Researchers from UCLA's Jonsson Comprehensive Cancer Center, together with scientists from 12 other sites in the U.S. and Australia, report that a newly approved drug for metastatic melanoma, Vemurafenib, nearly doubles the median survival time for patients with a common genetic mutation - a finding that will change the way this deadly form of skin cancer is treated.
Patients with this advanced form of melanoma, in which the cancer has spread to other organs, typically survive about nine months. Those taking Vemurafenib, which blocks a mutated BRAF protein, survived an average of 15.9 months, according to Antoni Ribas, M.D., Ph.D., professor of hematology-oncology.
"This study shows that Vemurafenib changes the natural history of this disease," Dr. Ribas says. "This data is beyond what I would have expected. We're seeing a significant number of patients with durable responses to the drug, and that the whole group of treated patients is living longer. These results tell us that this drug is having a very big impact, and this finding changes the way we treat metastatic melanoma."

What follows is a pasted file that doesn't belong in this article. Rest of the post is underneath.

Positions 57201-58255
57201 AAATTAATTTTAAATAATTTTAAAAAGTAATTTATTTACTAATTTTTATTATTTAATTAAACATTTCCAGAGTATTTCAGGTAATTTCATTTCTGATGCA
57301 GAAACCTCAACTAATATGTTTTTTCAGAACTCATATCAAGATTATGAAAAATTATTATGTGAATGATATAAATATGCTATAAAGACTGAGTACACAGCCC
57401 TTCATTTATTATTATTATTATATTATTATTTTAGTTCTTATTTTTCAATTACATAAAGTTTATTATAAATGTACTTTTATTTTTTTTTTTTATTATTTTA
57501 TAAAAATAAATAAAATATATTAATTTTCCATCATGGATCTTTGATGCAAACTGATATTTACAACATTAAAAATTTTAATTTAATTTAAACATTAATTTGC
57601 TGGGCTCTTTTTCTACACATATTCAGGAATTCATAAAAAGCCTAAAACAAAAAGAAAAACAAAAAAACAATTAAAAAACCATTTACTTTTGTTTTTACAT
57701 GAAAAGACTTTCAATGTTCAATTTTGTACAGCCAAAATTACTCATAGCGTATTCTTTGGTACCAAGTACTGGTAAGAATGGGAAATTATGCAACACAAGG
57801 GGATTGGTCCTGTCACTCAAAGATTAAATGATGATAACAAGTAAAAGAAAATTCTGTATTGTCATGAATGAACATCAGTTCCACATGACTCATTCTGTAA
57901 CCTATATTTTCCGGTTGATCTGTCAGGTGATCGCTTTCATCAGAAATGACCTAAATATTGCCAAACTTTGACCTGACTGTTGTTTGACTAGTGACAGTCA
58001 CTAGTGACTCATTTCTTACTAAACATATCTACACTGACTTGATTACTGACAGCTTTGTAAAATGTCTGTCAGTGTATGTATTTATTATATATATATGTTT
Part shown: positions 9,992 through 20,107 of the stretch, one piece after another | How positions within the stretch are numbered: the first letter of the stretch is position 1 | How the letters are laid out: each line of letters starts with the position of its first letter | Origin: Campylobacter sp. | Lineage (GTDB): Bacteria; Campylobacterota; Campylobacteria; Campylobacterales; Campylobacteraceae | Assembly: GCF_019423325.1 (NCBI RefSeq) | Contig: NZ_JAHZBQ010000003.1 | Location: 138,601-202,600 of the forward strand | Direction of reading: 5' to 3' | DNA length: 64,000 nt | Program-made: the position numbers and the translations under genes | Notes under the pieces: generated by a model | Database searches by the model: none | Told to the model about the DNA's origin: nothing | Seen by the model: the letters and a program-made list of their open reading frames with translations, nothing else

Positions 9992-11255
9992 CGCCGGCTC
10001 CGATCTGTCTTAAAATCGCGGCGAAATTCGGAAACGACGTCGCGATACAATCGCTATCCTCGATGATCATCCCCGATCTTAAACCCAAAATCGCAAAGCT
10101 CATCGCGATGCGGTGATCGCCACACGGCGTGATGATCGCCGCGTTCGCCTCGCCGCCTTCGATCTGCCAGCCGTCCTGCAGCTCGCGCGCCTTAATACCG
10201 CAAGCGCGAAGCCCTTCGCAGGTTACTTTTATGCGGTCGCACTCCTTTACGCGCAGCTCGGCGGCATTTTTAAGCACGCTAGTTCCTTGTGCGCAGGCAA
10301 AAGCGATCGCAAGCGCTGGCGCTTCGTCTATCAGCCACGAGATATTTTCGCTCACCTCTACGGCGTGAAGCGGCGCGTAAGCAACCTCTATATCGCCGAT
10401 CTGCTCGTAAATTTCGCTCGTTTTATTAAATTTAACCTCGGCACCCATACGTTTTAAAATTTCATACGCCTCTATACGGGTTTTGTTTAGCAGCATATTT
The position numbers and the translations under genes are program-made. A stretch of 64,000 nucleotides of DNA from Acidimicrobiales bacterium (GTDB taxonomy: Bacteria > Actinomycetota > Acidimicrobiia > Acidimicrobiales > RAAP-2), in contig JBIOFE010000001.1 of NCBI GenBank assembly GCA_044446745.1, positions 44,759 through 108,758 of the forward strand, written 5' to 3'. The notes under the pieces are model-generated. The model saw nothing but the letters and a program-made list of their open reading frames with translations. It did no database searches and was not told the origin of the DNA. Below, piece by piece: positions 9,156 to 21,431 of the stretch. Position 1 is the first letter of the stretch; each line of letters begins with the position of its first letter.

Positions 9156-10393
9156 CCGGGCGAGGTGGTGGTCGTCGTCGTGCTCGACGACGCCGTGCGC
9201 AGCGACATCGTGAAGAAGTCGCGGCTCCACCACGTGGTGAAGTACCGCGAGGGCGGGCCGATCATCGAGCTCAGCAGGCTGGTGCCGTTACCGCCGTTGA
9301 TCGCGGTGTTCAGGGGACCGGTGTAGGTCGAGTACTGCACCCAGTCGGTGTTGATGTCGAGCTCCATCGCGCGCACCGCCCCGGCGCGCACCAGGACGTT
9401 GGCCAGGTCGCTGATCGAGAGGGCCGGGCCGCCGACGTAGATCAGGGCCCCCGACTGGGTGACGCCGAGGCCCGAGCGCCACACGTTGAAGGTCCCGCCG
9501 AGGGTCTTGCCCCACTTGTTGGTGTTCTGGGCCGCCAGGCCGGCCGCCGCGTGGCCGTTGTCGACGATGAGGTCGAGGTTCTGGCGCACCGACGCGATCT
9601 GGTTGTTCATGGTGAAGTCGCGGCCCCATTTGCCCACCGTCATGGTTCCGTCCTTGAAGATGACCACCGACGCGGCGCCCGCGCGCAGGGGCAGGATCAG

The study was published in the New England Journal of Medicine. The drug represents a breakthrough in treating metastatic melanoma. Prior to this, 10 percent or less of patients with this advanced form of the disease responded to any of the available conventional treatments. "We knew this drug would make the melanomas shrink in a large proportion of patients and that it worked better than chemotherapy," Dr. Ribas says. "This study confirmed that patients taking Vemurafenib are living longer."
The main limitation with Vemurafenib is that tumors eventually become resistant to the drug. But Jonsson Cancer Center researchers are studying this resistance and have uncovered several mechanisms by which the cancer gets around Vemurafenib. They currently are seeking agents to target those mechanisms, Dr. Ribas says.